This leads into “core motivation” and “find your fight” … one needs to find something that makes you “fully motivated” – even if that something is “less-than-noble”, even hate … using “a powerfully negative emotion or experience to create an even more powerful and successful end”.
In the section on Goals, Hardy gives the most lucid explanation of the Law of Attraction that I've seen:
One of the more extensive things on the companion website is an 8-page .pdf file on setting and working with goals. There is also a “Habits” form on the site, which relates directly to the identified Goals. In the book there is a long section which talks about “Five Strategies for Eliminating Bad Habits” and “Six Techniques for Installing Good Habits” which bookend a small, but fascinating, piece called “Run a Vice Check” …You only see, experience, and get what you look for. If you don't know what to look for, you certainly won't get it. By our very nature, we are goal-seeking creatures. Our brain is always trying to align our outer world with what we're seeing and expecting in our inner world. So, when you instruct your brain to look for the things you want, you will begin to see them. In fact, the object of your desire has probably always existed around you, but your mind and eyes weren't open to “seeing” it.
He goes into “momentum” which really is about routine and consistency building towards self-driving habits … including setting up rituals for the morning and evening to “bookend” the day:About every three months, I pick one vice and abstain for thirty days … I love proving to myself that I'm still in charge. Try this yourself. Pick a vice – something you do in moderation, but you know doesn't contribute to your higher good – and take yourself on a thirty-day wagon run. If you find it seriously difficult to abstain for those thirty days, you may have found a habit worth cutting out of your life.
The “Influences” chapter goes into ideas like going on a “media diet” … the media always works on a “if it bleeds, it leads” play on our hard-wired instincts, and it takes shutting that out to keep this negativity at bay. Similarly, there's a look at one's “associations”, and even a worksheet to evaluate the ones you want to keep and the ones you need to avoid.All hell can break loose throughout the day, but because I control the bookends, I know I'm always going to start and finish strong.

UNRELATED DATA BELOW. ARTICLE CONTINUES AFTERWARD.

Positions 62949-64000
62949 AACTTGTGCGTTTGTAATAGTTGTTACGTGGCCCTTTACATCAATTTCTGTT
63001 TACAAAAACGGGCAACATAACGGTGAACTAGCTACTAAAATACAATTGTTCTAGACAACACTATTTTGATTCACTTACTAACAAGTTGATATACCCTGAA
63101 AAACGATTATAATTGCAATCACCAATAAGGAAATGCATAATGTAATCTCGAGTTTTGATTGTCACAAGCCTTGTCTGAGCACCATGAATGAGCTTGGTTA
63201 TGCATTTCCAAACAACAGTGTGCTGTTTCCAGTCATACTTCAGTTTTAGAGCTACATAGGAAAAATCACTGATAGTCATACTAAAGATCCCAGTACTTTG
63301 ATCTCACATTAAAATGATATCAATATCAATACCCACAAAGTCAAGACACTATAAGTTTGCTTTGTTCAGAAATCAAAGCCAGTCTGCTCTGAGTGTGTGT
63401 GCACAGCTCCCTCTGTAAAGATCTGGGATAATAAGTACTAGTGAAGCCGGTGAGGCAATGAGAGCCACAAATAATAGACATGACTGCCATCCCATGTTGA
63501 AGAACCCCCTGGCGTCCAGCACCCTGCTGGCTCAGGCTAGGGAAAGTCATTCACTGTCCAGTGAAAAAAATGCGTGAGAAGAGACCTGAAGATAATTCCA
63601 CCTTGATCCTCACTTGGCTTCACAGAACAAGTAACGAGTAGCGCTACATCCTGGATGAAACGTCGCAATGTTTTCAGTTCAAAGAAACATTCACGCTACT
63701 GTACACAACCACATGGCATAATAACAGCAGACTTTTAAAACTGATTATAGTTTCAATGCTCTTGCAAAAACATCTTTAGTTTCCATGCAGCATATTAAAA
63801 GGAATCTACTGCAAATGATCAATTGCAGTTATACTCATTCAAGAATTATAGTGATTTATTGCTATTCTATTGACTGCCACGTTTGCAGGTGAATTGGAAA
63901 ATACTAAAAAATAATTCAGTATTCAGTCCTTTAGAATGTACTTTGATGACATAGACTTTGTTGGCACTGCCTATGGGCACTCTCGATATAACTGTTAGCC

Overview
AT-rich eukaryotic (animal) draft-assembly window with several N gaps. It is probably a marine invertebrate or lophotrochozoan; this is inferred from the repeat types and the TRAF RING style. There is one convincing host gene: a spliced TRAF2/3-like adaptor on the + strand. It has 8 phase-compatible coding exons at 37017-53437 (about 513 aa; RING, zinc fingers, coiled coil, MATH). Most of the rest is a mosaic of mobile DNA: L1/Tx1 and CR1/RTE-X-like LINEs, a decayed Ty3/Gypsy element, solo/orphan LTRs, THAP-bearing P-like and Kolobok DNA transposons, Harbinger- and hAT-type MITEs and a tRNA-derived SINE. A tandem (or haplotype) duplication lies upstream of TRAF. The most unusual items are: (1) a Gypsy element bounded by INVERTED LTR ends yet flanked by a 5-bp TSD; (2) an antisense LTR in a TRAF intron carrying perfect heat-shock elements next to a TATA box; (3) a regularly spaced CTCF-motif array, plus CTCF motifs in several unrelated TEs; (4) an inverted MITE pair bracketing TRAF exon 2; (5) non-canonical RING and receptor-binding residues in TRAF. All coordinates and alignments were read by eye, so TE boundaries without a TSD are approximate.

There is quite a lot of “shilling” in this book for other products from Success (like several pages of ads surrounding the “resource” forms in the back – but since the ones on the website are more comprehensive, it's safe to ignore the back matter), including the Conclusion which devolves into a guilt play to buy at least 5 extra copies to give to friends/family/associates, complete with a place to write down the names. Blech! Nice way to create a “why did I just read this?” final impression.
All in all, The Compound Effect is a pretty decent book … interesting perspectives, fascinating data tidbits, some useful materials … if occasionally a bit heavy-handed on the rah-rah, “you must do what I'm saying or your life will be a horrid pit of despair”, standard self-help vibe. It's reasonably priced, and the on-line guys have it at a discount that drops it under ten bucks. I'm guessing it's also easy to find in the brick-and-mortars (and airport kiosks, etc.) as it has a 4.8 star rating on Amazon and is a NYT bestseller. As usual, my take on this is probably way off on the cranky cynical curmudgeon extreme of the scale, and most folks wouldn't mind the parts that I found irritating. While I wouldn't necessarily say this is an “all and sundry” recommendation, it's one of those that most people would benefit from reading.